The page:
Can Obstructive Sleep Apnea Cause Pulmonary Hypertension?

Can Obstructive Sleep Apnea Cause Pulmonary Hypertension?

There is data that confirms that obstructive sleep apnea syndrome (OSAS) is a cardiovascular risk factor. The events of airway obstruction during sleep prompt to alterations such as systemic hypertension, ischemic heart disease and cerebrovascular disease, representing a negative impact on the public health of our environment. The OSS is also associated with endothelial dysfunction, arrhythmias, cardiac insufficiency and pulmonary hypertension (PH).

OSAS is characterized by events of airway obstruction that lead to episodes of hypoxemia, changes in intrathoracic pressure, and activation of the sympathetic system. These mechanisms during sleep lead to an increase in systemic blood pressure, increased ventricular afterload and decreased cardiac output, and chronically lead to endothelial dysfunction, cardiac arrhythmias, sustained diurnal systemic hypertension, PH, and heart failure.

Alterations in breathing during sleep impact on the pulmonary circulation, hypoxia (it is a state of oxygen deficiency in the blood) and hypercapnia (it is a medical term that designates the abnormal elevation in the concentration of dioxide carbon in the arterial blood) have been recognized as the main mechanisms; although ventricular dysfunction, the generation of oxidation products, the increase of endothelin 1 levels and the reduction of alveolar nitric oxide are also involved. This contributes to the high prevalence of PH in patients with OSAS.

Can Obstructive Sleep Apnea Cause Pulmonary Hypertension?

Association Of OSAS With Pulmonary Hypertension:

PH is a cardiopulmonary condition of various etiologies and pathophysiological mechanisms that lead to right ventricular dysfunction. The mean pressure of the pulmonary artery (mPAP), measured by right cardiac catheterization is considered normal from 8 to 20 mmHg, above 25 mmHg, at rest it is considered PH.

According To The Etiological And Therapeutic Characteristics, PH Is Classified Into The Following Groups:

  1. Pulmonary arterial hypertension
  2. PH secondary to left cardiovascular disease
  3. PH secondary to pulmonary disease and/or hypoxemia
  4. PH due to pulmonary thromboembolic disease
  5. PH of indeterminate or multifactorial origin.

OSAS belongs to the third group because chronic hypoxemia, secondary to periods of airway obstruction during sleep, is considered the etiology of PH in these patients. The increase in pressure in the pulmonary artery generates resistance to flow and produces greater load for the right ventricle. This condition chronically produces structural and functional changes in the right ventricle that deteriorate the prognosis of these patients.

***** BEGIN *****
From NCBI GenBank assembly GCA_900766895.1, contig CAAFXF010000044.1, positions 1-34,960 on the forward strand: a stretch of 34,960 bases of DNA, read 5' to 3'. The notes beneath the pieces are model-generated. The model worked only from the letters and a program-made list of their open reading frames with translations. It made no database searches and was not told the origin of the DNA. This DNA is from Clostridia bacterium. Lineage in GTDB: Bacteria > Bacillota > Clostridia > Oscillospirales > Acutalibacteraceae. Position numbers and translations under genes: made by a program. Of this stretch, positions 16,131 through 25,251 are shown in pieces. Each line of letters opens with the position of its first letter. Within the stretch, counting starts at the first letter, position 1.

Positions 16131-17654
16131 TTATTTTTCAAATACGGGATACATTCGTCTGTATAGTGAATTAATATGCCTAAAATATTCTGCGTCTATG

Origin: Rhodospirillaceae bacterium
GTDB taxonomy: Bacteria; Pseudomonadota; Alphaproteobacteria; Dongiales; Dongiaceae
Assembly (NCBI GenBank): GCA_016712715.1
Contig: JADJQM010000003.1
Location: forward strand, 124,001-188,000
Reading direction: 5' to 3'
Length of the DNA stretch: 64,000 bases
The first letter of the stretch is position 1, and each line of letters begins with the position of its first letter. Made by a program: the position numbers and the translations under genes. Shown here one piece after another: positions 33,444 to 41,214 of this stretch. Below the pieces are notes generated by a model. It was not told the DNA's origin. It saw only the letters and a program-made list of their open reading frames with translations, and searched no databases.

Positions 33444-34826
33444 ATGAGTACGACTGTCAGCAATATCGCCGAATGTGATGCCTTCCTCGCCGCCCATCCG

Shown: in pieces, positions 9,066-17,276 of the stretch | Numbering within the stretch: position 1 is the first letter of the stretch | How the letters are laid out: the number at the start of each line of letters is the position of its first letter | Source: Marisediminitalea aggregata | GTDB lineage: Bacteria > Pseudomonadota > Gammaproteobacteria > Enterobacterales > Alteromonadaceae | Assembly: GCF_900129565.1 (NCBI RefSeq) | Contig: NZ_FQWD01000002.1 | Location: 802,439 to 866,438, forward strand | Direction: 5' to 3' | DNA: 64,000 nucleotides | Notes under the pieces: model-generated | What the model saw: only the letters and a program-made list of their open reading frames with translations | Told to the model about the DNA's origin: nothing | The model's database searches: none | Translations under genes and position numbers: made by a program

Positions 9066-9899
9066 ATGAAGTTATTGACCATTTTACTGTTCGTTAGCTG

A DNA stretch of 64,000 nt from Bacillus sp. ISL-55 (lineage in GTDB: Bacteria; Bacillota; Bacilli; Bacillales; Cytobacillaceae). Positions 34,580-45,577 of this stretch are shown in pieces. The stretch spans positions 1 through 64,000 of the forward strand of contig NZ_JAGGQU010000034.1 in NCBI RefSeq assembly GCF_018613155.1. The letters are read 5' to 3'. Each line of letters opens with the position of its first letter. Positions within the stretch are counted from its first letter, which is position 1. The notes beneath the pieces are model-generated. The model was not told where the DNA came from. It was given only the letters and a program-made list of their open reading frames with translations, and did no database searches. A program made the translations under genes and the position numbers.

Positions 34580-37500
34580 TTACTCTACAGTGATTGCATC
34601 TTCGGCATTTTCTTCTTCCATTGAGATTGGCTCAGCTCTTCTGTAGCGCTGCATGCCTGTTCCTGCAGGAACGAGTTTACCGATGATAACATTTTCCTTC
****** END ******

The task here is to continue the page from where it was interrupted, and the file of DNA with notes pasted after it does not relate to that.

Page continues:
Hypoxia is a common factor in chronic respiratory disorders. Intermittent hypoxia experiments in animal models have shown that this state produces an increase in pulmonary arterial pressure. In rodents subjected to hypoxia every 30 seconds for eight hours a day for five days of the week for five weeks, a significant increase in pulmonary arterial pressure was found. In addition, there is an increase in the size of the right ventricle and the hematocrit (it is the volume percentage of red cells in the blood).

However, in humans it seems difficult to identify the true impact of OSAS as an independent cause of PH due to the existence of comorbidities such as obesity and chronic obstructive pulmonary disease.

The answer to this question seems to be approached through studies that evaluate the therapeutic impact on PH in patients with OSAS.

It is recognized that hypoxia is the main trigger of endothelial dysfunction and as a consequence it facilitates atherogenesis and the development of comorbidities that appear as the main causes of death. It is important to document the development of PH in the patients, since it is known that without treatment they evolve to ventricular dysfunction, which continues to have high mortality despite current therapeutic measures.

Positive pressure treatment is effective in most of the published reports, although there is a lack of benefit significant in secondary prevention of cardiovascular events.

Conclusion

It is important to mention that studies designed to demonstrate the impact of OSAS challenge researchers to continue developing strategies that allow knowing with greater precision and certainty the association between heart disease and respiratory disorders during sleep. In clinical practice patients look for the best strategy for an integral treatment.

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